More alarmingly, the Turkish tents which surrounded the walls of Vienna in the famous siege (1528) struck deep alarm into the minds of the citizenry, a trauma which remained in the Viennese psyche, arguably as long as into the twentieth century. More recently, the new visual language of Russian Futurist architects such as Ilya Golosov (Circus Membrane, 1922) and Minofev and Boris Lopatin (1931-33) experimented with massive structures. Drawing to some extent on Russian Constructivist precedent, the British group Archigram pursued similar experimentation in their entry for the Monaco Entertainments Centre Competition (Monte Carlo, 1969).

Much of the later twentieth century pioneering development of such tensile structures was advanced by the German architect Frei Otto, who was the son and grandson of sculptors. Otto was, as Drew points out, in logical succession to Buckminster Fuller. Otto had been a wartime fighter pilot, and his mind frame was conditioned by the art of survival in such lightweight structures. This led to his own configurarion of an entirely new visual language based upon points of support and restraint in the optimisation of structural form, combined with the idea of minimal surface. In the post-l970s spectrum it was still Otto who brought this sublime aesthetic to bear upon structures which, however tensile, were also visually tied to earth.

In Britain, there has been an expansion of the use of tented structures in the particular arena of sports architecture. Such innovations have been made more readily acceptable to corporate bodies as to spectators involved in the sports industry and culture because of the long tradition of lightweight structures, initially partly military, but subsequently to shelter visitors. The architect Michael Hopkins has been instrumental in advancing this form of solution. Examples of this work range from the Buckingham Palace Ticket Office (1995) to the Summer Pavilions for Goodwood Racecourse (2001) where social 'cachet' was paramount. Hopkins also designed for the entertainment and culture industry both the Wildsceen at Bristol project (2000) and the Dynamic Earth Centre in Edinburgh (1999) on much the same principle. In Finland, the Hamina Central Bastion (Roy Mänttäri, 1998), a tent with eight 'peaks' is exemplary, as compared to the irrevocably ungainly Millennium Dome at Greenwich, London, for which profitable uses are still being searched out.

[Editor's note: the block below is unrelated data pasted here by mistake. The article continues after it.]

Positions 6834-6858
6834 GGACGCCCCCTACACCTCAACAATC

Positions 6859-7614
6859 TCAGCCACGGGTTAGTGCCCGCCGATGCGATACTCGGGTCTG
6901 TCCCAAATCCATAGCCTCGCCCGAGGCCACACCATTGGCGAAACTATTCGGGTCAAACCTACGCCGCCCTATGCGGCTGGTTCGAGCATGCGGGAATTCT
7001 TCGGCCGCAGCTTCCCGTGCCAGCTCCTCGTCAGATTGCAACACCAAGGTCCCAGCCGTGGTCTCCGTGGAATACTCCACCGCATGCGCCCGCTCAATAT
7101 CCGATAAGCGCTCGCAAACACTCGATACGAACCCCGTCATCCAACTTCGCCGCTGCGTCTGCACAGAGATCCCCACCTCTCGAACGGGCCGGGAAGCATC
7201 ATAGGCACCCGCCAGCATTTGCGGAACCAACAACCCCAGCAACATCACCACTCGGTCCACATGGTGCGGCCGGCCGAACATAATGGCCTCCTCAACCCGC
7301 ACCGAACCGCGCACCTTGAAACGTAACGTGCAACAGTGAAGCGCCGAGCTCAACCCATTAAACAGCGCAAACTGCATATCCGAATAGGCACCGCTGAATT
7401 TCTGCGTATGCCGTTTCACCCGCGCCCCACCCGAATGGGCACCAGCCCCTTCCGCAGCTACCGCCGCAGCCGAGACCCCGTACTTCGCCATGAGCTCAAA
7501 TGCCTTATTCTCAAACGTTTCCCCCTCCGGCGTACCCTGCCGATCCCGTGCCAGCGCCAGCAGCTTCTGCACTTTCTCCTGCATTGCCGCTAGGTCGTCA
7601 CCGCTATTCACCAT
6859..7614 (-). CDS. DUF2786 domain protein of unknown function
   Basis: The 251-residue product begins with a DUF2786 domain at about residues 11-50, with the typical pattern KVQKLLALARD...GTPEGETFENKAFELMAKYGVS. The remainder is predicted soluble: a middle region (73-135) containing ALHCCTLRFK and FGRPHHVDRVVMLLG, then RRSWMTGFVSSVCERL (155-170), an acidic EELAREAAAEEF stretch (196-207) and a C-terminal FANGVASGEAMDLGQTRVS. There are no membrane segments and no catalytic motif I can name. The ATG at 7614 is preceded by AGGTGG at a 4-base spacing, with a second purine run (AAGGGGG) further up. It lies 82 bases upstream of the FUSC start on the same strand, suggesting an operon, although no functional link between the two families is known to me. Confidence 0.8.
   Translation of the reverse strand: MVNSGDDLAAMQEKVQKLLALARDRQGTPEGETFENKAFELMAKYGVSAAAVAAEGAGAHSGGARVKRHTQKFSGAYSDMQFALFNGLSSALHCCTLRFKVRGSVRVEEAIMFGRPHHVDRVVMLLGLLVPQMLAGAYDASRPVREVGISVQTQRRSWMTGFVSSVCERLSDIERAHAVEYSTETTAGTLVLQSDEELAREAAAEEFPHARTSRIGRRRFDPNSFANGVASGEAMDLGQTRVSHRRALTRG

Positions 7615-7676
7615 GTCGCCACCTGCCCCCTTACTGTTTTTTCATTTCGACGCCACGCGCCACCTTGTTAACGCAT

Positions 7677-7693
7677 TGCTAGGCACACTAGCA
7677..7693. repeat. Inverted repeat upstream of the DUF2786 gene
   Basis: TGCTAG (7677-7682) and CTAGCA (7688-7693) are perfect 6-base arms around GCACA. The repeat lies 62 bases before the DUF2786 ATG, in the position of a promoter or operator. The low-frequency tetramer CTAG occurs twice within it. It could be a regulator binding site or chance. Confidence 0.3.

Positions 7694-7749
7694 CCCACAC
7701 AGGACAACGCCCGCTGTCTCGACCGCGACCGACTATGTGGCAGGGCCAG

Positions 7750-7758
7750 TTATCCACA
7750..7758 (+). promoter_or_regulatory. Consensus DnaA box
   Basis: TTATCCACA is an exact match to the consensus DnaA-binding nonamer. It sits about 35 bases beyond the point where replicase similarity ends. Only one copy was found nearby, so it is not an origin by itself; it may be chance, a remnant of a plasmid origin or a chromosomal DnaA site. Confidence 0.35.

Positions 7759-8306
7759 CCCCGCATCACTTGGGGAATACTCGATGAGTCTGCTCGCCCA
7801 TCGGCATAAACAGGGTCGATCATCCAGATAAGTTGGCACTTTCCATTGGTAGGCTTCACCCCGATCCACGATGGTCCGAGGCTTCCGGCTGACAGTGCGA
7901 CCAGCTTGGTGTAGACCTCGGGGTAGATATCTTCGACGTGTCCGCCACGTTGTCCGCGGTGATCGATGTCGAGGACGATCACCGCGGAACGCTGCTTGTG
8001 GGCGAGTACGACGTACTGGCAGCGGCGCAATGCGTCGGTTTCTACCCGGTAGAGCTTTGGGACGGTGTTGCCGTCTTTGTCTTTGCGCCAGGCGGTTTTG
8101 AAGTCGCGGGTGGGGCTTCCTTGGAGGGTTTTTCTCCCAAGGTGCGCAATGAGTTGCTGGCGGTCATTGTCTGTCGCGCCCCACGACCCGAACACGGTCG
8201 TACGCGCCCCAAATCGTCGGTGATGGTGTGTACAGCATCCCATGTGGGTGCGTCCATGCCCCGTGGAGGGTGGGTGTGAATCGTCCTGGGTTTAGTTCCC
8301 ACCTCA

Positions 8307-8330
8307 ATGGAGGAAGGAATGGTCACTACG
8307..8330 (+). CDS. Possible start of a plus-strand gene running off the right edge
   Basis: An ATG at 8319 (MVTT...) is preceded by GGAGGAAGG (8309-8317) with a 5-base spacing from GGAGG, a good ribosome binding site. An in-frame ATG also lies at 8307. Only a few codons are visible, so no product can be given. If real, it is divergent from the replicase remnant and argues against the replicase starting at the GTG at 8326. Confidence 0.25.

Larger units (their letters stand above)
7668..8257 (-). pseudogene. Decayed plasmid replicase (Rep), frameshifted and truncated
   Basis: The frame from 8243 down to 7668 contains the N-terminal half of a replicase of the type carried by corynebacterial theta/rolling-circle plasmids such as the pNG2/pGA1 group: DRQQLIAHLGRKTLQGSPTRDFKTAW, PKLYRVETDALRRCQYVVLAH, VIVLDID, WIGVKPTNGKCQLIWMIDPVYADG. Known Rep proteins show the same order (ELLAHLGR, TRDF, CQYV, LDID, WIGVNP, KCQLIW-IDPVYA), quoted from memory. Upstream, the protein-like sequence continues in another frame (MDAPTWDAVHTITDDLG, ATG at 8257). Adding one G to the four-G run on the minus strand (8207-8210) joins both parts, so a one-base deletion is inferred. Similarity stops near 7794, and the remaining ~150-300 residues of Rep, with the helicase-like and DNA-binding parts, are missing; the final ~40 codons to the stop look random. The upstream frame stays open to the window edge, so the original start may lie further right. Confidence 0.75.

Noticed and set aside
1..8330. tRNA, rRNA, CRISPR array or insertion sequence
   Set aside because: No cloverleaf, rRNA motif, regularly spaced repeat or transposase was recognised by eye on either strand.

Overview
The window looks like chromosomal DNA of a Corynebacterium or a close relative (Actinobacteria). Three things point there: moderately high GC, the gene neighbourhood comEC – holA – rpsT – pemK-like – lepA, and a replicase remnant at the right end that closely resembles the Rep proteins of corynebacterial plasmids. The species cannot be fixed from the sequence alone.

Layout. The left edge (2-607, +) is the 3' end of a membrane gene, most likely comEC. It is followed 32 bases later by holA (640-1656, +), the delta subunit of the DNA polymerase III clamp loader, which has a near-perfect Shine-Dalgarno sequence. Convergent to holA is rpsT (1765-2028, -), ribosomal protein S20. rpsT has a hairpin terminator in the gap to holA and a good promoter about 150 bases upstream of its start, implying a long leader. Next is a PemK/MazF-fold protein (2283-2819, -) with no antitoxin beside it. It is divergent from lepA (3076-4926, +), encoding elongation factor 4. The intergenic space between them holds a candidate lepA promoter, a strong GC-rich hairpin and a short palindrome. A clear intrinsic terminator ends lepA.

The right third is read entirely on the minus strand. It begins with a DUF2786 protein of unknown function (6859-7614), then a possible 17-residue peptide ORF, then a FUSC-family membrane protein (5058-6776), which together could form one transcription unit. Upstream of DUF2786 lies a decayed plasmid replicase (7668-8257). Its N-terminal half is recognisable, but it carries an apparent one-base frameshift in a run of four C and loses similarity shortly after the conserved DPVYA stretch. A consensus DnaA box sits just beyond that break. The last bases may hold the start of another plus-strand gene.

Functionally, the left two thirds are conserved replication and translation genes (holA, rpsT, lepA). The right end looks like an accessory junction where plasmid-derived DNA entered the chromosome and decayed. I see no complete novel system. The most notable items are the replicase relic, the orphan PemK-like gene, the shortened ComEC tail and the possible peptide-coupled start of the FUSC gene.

The tourist industry in Australia is well-served by the Uluru self-contained hotel in the outback, where tourists can book into individual membrane-roofed units yet have access to a dramatic larger communal space, a membrane-skinned pavilion supported on two poles.(Cox Richardson Architects). In the US, the Denver International Airport (1995) serves 72 million passengers per year in a two-layer, Teflon-coated fibreglass membrane roof. As Drew's text states so succinctly, 'The cowboys have long since departed, but their spirit lives on in the flying white peaks'. So also could the nomads of the modern 'recombinant' city range freely on. At last there is a whole architectural idiom suited to the new cultures that are forming worldwide.

The author and publishers have produced a timely volume in a much sought after but ill-covered field of contemporary design. The book fittingly closes on a purely abstract composition by British sculptor Anish Kapoor, the superb deep red sculptural insertion he made at the Tate Modern Turbine Hall (2002). The skies are open for the fulfilment of a revolutionary new form of architecture, where architects and engineers collaborate seamlessly, and act as artists would.

Michael Spens